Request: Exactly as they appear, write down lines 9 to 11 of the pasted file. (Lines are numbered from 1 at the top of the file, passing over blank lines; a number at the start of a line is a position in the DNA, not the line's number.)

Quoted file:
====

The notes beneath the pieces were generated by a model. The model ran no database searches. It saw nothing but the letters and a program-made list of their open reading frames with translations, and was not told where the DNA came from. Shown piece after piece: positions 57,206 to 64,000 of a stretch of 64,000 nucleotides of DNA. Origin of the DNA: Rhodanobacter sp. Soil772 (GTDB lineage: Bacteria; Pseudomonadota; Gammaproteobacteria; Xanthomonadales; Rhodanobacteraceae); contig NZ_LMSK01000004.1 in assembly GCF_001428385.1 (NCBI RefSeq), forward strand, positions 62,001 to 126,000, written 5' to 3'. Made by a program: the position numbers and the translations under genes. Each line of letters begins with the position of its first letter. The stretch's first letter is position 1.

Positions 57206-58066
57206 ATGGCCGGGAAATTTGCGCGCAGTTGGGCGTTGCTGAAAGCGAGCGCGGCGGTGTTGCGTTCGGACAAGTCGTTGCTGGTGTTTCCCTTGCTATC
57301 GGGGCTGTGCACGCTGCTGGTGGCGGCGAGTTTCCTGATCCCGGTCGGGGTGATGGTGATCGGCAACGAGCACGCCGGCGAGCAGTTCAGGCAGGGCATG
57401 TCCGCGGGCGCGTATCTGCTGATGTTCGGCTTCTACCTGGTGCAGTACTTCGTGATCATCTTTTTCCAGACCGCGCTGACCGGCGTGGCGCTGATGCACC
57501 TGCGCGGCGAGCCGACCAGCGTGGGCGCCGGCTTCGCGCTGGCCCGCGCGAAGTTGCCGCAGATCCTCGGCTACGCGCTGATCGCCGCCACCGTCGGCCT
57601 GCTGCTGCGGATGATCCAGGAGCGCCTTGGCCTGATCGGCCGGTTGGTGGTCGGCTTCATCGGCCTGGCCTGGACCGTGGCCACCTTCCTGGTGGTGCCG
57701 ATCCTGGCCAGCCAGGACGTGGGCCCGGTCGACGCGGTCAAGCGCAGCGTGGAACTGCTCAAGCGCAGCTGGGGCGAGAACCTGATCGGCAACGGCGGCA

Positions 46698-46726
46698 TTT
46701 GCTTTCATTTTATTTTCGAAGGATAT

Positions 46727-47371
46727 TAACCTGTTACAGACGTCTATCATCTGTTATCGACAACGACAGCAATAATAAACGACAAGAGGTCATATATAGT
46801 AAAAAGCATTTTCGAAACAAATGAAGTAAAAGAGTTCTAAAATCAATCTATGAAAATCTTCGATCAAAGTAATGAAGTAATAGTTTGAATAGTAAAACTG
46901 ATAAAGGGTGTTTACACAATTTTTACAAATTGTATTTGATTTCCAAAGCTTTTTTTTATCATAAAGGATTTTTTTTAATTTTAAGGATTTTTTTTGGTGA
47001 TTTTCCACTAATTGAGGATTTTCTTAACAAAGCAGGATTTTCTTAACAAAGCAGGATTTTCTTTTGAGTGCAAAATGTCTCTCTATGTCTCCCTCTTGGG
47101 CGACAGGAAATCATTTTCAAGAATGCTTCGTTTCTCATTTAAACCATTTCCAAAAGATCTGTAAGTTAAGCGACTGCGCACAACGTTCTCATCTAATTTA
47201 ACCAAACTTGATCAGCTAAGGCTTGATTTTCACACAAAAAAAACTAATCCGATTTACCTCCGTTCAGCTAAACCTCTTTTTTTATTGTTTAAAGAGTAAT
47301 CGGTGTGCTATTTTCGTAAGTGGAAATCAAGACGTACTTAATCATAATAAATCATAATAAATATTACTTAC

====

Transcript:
Positions 46698-46726
46698 TTT
46701 GCTTTCATTTTATTTTCGAAGGATAT